Frank L. Mingo Jr. changed the way minorities were viewed in ads, initially as the first black executive at the flagship J. Walter Thompson and later as a vice president at McCann Erickson. Mingo hit his stride when he and Caroline R. Jones founded Mingo-Jones Advertising in 1977. The firm specialized initially in "crossover ethnic campaigns that later became general-market advertising." The most famous was "We do chicken right" for Kentucky Fried Chicken. The agency was renamed the Mingo Group in 1986. He died at age 49.
When Frank L. Mingo Jr. died in 1989, Sam Chisholm, the Mingo Group's chief operating officer, took over and repositioned it as an urban-marketing expert. He also added on public and community relations. In 1996 Chisholm, who had worked at UniWorld, renamed the agency the Chisholm-Mingo Group. It was one of five firms to be part of the $103 million ad campaign for the 2000 census. Chisholm is now CEO of Chisholm Consulting, Inc.
In 1963, after graduating from college, Caroline R. Jones joined the J. Walter Thompson secretarial pool but left it to become a copywriter. After working at several black agencies, she became the first black female vice president of a major agency: BBDO. In 1977 Jones co-founded Mingo-Jones Advertising, which created "We do chicken right" for Kentucky Fried Chicken. Nine years later she opened Caroline Jones Inc., where she created "Because you're worth it" for L'Oréal. Jones died in 2001 at age 59. Read her book.
Tom Burrell first got hooked on the advertising industry while working in an ad-agency mailroom. He later wrote copy on national accounts for major agencies, including Leo Burnett. In 1971 he founded Burrell McBain Advertising, which became Burrell Communications, and landed McDonald's and Coca-Cola as clients. Clients today include Toyota, P&G and 3M. Burrell, who retired in 2003 as chairman emeritus, is a member of the Advertising Hall of Fame. In 1999 ad giant Publicis purchased 49 percent of Burrell Communications.
Earl G. Graves Sr., the founder of Black Enterprise, published his first issue in 1970 and turned a profit soon afterward. Corporate America and its white ad agencies listened when Graves argued that black consumers wanted business news and ate, drank, drove, read and wore corporate America's goods and services.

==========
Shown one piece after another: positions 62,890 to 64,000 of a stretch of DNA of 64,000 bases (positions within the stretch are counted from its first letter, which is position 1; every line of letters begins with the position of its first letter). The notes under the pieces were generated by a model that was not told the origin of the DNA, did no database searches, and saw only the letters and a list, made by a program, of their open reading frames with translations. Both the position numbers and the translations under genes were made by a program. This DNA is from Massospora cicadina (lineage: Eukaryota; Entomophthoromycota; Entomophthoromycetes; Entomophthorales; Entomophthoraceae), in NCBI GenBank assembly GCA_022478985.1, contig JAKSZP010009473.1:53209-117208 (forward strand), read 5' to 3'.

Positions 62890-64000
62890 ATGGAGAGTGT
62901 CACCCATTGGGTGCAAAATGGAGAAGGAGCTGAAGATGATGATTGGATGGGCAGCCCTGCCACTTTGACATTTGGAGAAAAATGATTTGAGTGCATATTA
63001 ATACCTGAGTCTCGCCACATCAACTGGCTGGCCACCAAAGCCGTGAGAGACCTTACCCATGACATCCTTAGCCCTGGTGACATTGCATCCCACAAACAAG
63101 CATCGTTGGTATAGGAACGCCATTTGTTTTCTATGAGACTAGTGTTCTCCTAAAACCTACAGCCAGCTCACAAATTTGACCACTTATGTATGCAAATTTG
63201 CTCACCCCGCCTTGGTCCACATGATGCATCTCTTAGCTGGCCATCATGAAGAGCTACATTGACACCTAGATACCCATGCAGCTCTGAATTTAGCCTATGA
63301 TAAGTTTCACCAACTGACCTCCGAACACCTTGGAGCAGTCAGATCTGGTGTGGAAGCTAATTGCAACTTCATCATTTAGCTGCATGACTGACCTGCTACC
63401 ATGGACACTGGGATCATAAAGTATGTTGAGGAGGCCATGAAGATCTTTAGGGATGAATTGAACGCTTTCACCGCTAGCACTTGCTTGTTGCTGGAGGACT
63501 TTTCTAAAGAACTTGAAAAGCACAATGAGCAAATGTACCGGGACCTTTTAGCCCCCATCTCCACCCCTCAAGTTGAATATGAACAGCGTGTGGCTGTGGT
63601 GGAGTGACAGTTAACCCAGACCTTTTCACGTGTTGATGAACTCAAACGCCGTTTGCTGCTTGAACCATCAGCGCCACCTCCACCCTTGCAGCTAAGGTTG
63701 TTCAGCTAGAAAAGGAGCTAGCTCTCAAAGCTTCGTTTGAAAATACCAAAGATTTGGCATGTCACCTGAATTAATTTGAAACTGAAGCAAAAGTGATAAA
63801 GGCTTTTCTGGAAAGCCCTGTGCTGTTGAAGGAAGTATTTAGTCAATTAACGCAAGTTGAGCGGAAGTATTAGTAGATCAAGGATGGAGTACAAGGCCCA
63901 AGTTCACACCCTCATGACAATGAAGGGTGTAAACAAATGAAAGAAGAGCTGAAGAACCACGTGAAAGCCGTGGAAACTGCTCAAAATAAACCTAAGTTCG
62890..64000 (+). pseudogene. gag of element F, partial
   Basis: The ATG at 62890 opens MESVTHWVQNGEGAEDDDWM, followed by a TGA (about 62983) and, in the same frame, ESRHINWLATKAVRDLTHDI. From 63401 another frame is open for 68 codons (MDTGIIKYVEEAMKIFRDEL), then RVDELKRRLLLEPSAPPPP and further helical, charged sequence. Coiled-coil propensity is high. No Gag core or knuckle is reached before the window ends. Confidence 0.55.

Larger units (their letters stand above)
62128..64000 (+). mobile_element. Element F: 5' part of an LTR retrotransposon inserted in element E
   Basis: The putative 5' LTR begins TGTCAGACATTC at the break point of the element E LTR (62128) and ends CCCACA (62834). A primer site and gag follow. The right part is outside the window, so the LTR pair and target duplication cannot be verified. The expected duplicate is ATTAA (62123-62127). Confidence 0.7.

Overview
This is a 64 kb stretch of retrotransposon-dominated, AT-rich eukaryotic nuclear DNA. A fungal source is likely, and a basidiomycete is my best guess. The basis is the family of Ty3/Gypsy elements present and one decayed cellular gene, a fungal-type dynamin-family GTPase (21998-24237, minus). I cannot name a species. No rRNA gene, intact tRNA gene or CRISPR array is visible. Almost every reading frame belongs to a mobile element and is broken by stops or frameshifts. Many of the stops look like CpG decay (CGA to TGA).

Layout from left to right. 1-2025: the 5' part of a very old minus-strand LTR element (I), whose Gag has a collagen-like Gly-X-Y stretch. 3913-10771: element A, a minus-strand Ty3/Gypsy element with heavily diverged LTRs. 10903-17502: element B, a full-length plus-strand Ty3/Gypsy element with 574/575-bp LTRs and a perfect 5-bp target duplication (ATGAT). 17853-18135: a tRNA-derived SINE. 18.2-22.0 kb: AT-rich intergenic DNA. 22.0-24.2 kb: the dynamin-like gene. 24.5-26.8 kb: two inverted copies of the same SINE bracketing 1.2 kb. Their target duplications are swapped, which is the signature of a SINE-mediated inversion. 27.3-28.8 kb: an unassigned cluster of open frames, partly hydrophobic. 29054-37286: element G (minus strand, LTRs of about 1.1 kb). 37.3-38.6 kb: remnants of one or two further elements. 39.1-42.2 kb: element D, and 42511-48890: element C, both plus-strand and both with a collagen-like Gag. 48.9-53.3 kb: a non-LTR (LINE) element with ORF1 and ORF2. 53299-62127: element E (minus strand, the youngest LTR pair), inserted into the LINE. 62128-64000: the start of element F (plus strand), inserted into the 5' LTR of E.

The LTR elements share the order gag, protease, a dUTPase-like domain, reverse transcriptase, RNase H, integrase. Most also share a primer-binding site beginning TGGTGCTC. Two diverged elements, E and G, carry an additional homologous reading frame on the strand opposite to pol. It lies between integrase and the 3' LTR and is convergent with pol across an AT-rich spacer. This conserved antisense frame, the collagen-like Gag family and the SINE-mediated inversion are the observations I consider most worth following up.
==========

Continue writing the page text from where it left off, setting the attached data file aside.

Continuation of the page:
In 1970 Edward Lewis and four partners saw a lucrative black consumer niche that advertisers and companies should desire: African-American women. They launched Essence magazine, which became the dominant vehicle for advertisers to reach young black women. Time Inc. bought 49 percent of the company in 2000, and then the rest for a reported $170 million in 2005. Four years later, Essence was ranked at No. 6 on Advertising Age's A-List. Lewis is now an investor in various ventures.
After working at two Chicago ad agencies, Barbara Proctor created Proctor & Gardner Advertising in 1970 to market to black communities. Clients included Kraft and Jewel Food Stores. An Ebony article quoted Proctor as saying that she considered herself to be part of a trend toward "conscience" marketing that played a constructive role in consumer communities.
Byron E. Lewis was a prescient ad genius. In 1969, with the help of venture capitalists, the former newspaperman founded UniWorld Group to market to blacks and Latinos, who together equaled only 16 percent of the U.S. population. By 1995 UniWorld was running national general-market accounts, including M&M/Mars 3 Musketeers. Today clients include Ford, Burger King and Home Depot.
In 1953 Vincent Cullers began his career as an art director at Ebony. Three years later he founded the nation's first black advertising agency, Vince Cullers Advertising. He crushed stereotypes and portrayed black Americans and black culture positively. He launched the first targeted national network-television ad campaigns featuring African Americans with Bristol-Myers' Bufferin. In 2006 he was inducted into the Advertising Hall of Fame. Cullers died in 2003 at age 79. Watch Cullers' Afro Sheen ad and a video about him.
In 1945 Georg Olden joined CBS and rose to be its on-air promotions chief. In 1961 he entered mainstream advertising, became the group art director of BBDO Television and later joined McCann Erickson. Olden, a graphic designer, also designed the Clio statuette, advertising's Oscar, and won seven of them. He once said his goal was to expand acceptance of, and opportunities for, black Americans in business. He died in 1975 in Los Angeles at the age of 54. See Olden on television.
The story of John H. Johnson's founding of Johnson Publishing Co. in 1942 and his creation of Ebony and Jet magazines is well-known. He told stories about African Americans that the mainstream media ignored, and provided role models for a people brutalized by American apartheid. He showed corporate America that black people bought its goods and services and couldn't be ignored.